VICTORIA - A Liberal backbencher who describes herself as a dog lover wants more legal teeth to protect animals in British Columbia from puppy and kitty mills.
North Vancouver-Seymour Liberal Jane Thornthwaite introduced a private member's bill Monday that seeks to ensure animal breeders treat their animals with the highest standards of care.
"This bill targets the less scrupulous breeders who always seek monetary gains from the mass production of animals with little or no consideration for the animals' well being," she said in the legislature. "This bill gives teeth to enforce animal cruelty regulations."
Thornthwaite said the slaughter of 54 sled-dogs in Whistler in 2010 prompted her to fight for better protections for young dogs and cats.
Last week, the Crown approved an animal cruelty charge against Robert Fawcett, the former general manager of Howling Dog Tours, in the deaths of the dogs.
"People had approached me and said, 'that's really good what you're doing for sled dogs, but what about other animals?'" Thornthwaite said at a news conference outside of the legislature attended by several people with dogs.
"That's what prompted me to investigate and do more for all companion animals," she said.
The proposed Standards of Care for Breeders of Companion Animals Act attempts to put the onus on breeders to ensure better care for their animals and seeks to ensure pet owners know where and under what conditions their new pets were born and initially raised.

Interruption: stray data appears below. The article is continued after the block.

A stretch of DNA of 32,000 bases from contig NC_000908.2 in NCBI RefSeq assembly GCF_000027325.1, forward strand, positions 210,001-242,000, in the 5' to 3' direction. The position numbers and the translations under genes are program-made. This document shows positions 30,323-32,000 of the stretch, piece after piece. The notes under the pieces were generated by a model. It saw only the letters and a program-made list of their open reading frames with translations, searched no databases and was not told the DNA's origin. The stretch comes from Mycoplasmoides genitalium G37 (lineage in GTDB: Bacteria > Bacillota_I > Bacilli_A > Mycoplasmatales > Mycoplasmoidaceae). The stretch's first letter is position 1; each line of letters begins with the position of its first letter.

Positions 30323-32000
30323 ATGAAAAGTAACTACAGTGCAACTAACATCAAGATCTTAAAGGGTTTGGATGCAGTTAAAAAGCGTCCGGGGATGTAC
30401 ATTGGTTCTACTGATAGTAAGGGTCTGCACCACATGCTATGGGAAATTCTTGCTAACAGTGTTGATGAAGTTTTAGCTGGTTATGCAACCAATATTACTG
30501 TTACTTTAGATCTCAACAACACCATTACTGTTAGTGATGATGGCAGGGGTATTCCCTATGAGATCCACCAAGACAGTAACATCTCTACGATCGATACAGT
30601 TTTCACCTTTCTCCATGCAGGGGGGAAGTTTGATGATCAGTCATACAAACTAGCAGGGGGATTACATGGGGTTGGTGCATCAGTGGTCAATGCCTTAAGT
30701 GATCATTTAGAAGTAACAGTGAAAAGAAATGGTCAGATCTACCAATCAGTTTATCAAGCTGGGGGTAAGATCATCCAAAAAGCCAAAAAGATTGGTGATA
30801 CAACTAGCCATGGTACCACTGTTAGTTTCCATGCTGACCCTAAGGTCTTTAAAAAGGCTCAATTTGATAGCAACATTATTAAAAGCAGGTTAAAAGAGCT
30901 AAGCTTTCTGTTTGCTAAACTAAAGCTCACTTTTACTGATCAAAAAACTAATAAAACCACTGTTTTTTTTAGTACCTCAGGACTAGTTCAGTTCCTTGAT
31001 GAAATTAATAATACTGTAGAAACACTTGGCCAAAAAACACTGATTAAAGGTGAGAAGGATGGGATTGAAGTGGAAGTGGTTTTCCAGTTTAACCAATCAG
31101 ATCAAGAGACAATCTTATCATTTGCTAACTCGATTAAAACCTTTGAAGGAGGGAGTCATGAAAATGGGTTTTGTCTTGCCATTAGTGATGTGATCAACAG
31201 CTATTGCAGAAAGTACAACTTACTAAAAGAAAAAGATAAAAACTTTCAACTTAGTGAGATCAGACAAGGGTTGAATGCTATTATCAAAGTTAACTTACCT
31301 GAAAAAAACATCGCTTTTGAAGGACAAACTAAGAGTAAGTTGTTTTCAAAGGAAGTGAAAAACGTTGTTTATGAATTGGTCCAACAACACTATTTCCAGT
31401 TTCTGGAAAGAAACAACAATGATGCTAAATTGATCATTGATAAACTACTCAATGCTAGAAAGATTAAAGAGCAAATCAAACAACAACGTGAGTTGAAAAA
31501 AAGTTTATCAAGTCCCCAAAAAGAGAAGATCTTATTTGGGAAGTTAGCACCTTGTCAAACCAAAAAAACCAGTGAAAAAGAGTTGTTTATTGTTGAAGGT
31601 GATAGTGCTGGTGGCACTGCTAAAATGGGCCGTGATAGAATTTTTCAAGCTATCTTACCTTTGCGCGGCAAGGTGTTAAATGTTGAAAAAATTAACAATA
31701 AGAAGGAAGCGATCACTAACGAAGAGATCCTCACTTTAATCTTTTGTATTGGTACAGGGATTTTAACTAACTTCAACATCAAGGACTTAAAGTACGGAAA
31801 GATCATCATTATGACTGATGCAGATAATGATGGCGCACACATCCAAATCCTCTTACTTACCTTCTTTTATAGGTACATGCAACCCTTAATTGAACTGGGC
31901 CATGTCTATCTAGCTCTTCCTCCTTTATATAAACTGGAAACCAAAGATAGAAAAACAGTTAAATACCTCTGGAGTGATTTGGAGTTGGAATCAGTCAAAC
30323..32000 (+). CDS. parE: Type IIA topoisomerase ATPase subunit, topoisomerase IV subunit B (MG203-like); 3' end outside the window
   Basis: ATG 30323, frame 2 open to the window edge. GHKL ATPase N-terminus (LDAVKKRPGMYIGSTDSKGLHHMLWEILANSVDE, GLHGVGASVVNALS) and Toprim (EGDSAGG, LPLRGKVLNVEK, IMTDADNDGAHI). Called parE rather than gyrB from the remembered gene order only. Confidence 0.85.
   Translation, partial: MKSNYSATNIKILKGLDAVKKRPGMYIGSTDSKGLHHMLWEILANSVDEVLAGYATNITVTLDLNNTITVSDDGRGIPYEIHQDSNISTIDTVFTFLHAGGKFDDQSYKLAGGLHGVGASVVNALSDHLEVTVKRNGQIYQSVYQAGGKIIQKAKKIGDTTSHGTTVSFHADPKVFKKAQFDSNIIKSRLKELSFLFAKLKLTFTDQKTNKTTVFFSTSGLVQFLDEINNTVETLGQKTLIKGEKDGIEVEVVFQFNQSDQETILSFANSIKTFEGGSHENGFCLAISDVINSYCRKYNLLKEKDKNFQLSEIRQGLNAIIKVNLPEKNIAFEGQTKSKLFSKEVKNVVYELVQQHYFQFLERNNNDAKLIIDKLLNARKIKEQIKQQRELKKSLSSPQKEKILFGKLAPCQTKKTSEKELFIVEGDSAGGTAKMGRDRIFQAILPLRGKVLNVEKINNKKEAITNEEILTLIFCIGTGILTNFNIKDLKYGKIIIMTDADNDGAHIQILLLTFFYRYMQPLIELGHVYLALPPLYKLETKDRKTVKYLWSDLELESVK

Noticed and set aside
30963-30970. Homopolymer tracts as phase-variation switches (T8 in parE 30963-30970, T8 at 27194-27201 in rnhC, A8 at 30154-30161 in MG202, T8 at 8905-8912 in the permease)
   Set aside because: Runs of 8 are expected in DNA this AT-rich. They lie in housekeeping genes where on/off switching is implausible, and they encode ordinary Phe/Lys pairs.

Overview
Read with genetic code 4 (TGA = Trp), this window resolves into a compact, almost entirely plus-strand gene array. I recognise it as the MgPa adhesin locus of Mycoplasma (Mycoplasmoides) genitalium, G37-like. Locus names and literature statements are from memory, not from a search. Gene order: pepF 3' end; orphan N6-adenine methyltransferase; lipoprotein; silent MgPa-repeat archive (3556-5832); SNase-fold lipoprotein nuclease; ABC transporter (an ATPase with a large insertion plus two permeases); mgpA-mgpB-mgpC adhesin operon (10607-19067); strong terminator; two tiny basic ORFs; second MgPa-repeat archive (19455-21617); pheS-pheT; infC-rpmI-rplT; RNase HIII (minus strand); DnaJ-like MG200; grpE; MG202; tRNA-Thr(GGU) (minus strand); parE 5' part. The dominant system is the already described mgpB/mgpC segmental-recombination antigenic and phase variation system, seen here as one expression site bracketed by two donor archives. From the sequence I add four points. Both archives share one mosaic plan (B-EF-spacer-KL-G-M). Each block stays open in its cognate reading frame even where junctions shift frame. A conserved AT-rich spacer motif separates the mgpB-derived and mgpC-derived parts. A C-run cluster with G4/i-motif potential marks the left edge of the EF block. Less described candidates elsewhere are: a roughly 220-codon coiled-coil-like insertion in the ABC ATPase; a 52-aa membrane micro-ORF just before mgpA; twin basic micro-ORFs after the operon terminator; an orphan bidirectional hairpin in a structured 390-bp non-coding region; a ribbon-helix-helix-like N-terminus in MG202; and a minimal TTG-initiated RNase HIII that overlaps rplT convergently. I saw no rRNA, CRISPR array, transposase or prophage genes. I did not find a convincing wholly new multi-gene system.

"As you can probably imagine, puppy mills do not advertise that they are puppy mills," said Thornthwaite. "Just look in the classified ads at all the animals that are being sold and there's no licensing, no regulation, no way to check up on them."
Private member's bills are rarely passed by governments, but often influence future laws. Thornthwaite said she reviewed existing legislation in Manitoba and New Brunswick and in Texas, New Zealand and Ireland to prepare her bill and also consulted veterinarians and animal rights groups.
She said the bill proposes to ensure breeders with three or more female dogs or cats are required to meet standards of care in handling and breeding of their animals.
The proposed bill outlines the requirements for breeding dogs and cats, including food, water, containment, shelter and sanitation.
It includes breeding regulations that ensure females are not bred before they reach 18 months and that they are permitted to give birth to a maximum of six litters and no more than three over three years.
Penalties for breeches of the proposed law are under the Prevention of Cruelty to Animals Act, which includes maximum fines of $75,000 and maximum jail terms of two years or both.